Mrs. Irene Connor served as president of the ladies auxiliary in 1936 and was the fifth president in the history of Prince George’s County Volunteer Fire & Rescue Association’s – Ladies Auxiliary (PGCVFRA-LA) in 1935. She was also the first treasurer of the Prince George’s County Volunteer Fire & Rescue Association’s – Ladies Auxiliary (PGCVFRA-LA) in 1930- 1932. Mrs. Connor was inducted into the PGCVFRA-LA Hall of Fame in 1994.

In 2007 Vivian Boyd, became president of the Prince George’s County Volunteer Fire & Rescue Association’s – Ladies Auxiliary (PGCVFRA-LA). This was the first time in the history of the Association where the presidents of both the association and the auxiliary were from the same fire company. Vivian was inducted in the PGCVFRA-LA Hall of Fame in 1999. She is currently serving as the financial secretary of the Ladies Auxiliary to the Maryland State Firemen’s Association (LA-MSFA).

Members of the ladies auxiliary who have served as president for 10 or more years include: Magdalene Schmidt (23 years), Evelyn Mockabee (18 years), Mary Russell (11 years) and Irene Connor (10 years).

During World War II, many of the department’s men were called to serve their country. As the call to military service depleted our firefighting forces, members of the ladies auxiliary stepped up to the challenge and were trained to fight fires and operate the fire engines. These brave women accepted the challenge with the same passion and tenacity as “Rosie the Riveter.” We must never forget their courage.

Contributions by women have not been through the ladies auxiliary alone. Women have also served as members of the Capitol Heights Volunteer Fire Department. While men have historically dominated the ranks of the fire service, that trend is changing. Today approximately 25% of the members serving as firefighters and emergency medical technicians in our department are women. As the department grows, this number continues to increase with new members from all walks of life, educational experiences, ethnicities, religious backgrounds and genders.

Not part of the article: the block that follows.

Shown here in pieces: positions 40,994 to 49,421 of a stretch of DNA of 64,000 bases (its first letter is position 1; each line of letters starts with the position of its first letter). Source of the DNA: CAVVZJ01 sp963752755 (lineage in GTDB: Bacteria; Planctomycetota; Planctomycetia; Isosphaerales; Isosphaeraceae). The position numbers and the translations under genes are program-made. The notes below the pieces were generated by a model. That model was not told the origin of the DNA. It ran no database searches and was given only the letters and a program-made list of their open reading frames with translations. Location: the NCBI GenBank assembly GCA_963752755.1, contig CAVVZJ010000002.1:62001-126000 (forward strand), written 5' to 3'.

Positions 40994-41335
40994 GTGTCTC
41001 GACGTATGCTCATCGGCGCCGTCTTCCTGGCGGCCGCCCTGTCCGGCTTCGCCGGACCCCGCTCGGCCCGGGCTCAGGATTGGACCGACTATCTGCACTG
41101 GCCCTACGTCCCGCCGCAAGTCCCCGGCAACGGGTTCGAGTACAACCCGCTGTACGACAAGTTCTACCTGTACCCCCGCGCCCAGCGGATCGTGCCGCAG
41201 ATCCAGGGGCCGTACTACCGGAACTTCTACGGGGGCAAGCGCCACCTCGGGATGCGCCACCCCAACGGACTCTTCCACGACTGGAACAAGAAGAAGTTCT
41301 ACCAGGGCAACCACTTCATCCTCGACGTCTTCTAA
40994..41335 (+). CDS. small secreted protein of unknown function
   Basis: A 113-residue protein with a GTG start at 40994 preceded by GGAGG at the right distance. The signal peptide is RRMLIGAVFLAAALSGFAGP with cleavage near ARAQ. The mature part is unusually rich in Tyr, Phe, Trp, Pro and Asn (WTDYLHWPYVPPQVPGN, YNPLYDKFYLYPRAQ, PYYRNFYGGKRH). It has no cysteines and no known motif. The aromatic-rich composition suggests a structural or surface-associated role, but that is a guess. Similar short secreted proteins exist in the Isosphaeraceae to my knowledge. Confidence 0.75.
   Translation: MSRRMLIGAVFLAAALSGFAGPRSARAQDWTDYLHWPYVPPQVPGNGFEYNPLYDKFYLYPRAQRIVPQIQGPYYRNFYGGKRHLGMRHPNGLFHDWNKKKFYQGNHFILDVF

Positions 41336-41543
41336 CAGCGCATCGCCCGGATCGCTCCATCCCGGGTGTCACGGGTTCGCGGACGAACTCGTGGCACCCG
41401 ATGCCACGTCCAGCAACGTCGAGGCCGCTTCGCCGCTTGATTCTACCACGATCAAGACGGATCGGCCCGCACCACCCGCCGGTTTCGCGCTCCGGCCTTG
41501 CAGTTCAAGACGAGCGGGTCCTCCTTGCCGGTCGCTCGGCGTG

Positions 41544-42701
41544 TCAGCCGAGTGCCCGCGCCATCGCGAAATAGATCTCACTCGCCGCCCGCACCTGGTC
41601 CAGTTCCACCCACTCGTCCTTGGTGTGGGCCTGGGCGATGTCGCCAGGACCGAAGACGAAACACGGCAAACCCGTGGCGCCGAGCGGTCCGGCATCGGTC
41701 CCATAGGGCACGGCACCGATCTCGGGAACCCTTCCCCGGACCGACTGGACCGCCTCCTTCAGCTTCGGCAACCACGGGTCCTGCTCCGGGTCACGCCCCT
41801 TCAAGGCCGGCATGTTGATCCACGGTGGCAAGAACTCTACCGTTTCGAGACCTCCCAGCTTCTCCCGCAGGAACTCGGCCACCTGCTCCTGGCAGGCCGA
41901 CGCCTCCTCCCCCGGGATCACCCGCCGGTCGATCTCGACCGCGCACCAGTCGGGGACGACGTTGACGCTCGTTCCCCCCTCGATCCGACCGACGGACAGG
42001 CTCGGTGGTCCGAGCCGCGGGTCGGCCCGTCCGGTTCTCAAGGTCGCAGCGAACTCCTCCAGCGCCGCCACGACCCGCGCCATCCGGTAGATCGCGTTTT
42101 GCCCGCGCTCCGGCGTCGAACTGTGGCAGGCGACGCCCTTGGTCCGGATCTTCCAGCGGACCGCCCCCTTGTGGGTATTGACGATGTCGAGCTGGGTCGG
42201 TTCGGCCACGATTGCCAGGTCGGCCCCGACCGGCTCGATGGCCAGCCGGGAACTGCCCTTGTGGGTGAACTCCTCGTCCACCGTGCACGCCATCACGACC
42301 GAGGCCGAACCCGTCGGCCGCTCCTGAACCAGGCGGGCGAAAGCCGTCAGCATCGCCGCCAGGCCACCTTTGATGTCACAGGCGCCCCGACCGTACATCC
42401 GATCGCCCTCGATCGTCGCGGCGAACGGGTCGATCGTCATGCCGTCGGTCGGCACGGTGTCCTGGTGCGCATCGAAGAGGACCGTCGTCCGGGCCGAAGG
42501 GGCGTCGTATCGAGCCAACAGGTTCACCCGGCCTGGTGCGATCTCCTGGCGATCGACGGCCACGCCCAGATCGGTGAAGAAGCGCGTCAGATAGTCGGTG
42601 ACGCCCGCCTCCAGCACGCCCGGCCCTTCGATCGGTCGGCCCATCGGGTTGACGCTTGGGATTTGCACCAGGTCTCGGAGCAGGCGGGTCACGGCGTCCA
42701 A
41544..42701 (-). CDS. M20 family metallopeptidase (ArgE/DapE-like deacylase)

The department’s first female volunteer firefighter, Theresa Brady, joined in the early 1970’s and was an excellent firefighter. She also took the necessary training to become a fire engine driver and moved up the ranks to fire lieutenant, before leaving the department to raise a family.

Mary Russell, Margie Byrd and Jennifer McClelland have all served on the department’s Board of Directors in recent years. Mary Russell also served two terms as the department’s vice president. Today, EMS Captain Margie Byrd, EMS Lieutenant Rima Sifri and Fire Marshal Jennifer McClelland all serve in leadership roles. Captain Byrd manages our emergency medical training, while Lieutenant Sifri helps maintain our operational readiness. Fire Marshal McClelland organizes and promotes public fire safety education efforts; she also serves on the Board of Directors.

As you can see, women have a made a huge impact on the fire service in our community. We have only just begun to realize the many contributions that women have made and can only imagine what they will accomplish in the future. That same innovation and leadership of women in our past has provided a strong foundation and will inspire women of this department well into the future.

To all of the women that have served or who are currently serving in the Capitol Heights Volunteer Fire Department and the Capitol Heights Volunteer Fire Department Ladies Auxiliary, we thank you for your contributions to our department and to the Capitol Heights community. Our department and our community are richer because of your hard work.